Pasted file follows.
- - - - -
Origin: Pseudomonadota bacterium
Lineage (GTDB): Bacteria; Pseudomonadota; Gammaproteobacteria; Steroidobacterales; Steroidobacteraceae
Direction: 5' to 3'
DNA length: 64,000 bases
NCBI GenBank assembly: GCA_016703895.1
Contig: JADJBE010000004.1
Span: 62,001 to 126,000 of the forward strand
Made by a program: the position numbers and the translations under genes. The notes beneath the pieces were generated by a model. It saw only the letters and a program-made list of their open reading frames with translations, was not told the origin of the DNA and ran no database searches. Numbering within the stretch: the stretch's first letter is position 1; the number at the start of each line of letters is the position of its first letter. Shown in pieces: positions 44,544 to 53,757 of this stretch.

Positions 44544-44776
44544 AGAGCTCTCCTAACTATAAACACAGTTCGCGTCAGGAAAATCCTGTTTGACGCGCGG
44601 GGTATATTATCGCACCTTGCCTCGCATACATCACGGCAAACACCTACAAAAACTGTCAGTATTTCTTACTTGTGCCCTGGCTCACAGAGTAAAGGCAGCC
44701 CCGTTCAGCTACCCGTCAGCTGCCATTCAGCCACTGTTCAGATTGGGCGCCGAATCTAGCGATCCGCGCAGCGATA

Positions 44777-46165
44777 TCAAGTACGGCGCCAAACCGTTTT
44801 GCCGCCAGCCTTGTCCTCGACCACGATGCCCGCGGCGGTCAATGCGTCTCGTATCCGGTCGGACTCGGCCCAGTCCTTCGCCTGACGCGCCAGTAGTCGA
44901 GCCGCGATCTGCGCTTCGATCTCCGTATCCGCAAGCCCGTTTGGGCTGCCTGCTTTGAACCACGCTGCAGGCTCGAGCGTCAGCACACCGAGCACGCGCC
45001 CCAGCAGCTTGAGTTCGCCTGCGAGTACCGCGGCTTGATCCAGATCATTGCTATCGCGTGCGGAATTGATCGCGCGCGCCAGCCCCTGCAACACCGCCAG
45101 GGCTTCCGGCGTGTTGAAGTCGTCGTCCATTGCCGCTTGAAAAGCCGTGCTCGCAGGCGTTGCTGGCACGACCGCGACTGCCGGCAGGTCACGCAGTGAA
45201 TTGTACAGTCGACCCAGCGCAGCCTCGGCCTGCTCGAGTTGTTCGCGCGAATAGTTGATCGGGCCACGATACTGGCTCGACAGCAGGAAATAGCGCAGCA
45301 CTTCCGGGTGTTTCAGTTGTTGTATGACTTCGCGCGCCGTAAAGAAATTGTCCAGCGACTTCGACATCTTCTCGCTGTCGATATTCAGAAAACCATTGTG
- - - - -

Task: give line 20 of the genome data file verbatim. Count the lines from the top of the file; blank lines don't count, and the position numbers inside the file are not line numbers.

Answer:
45301 CTTCCGGGTGTTTCAGTTGTTGTATGACTTCGCGCGCCGTAAAGAAATTGTCCAGCGACTTCGACATCTTCTCGCTGTCGATATTCAGAAAACCATTGTG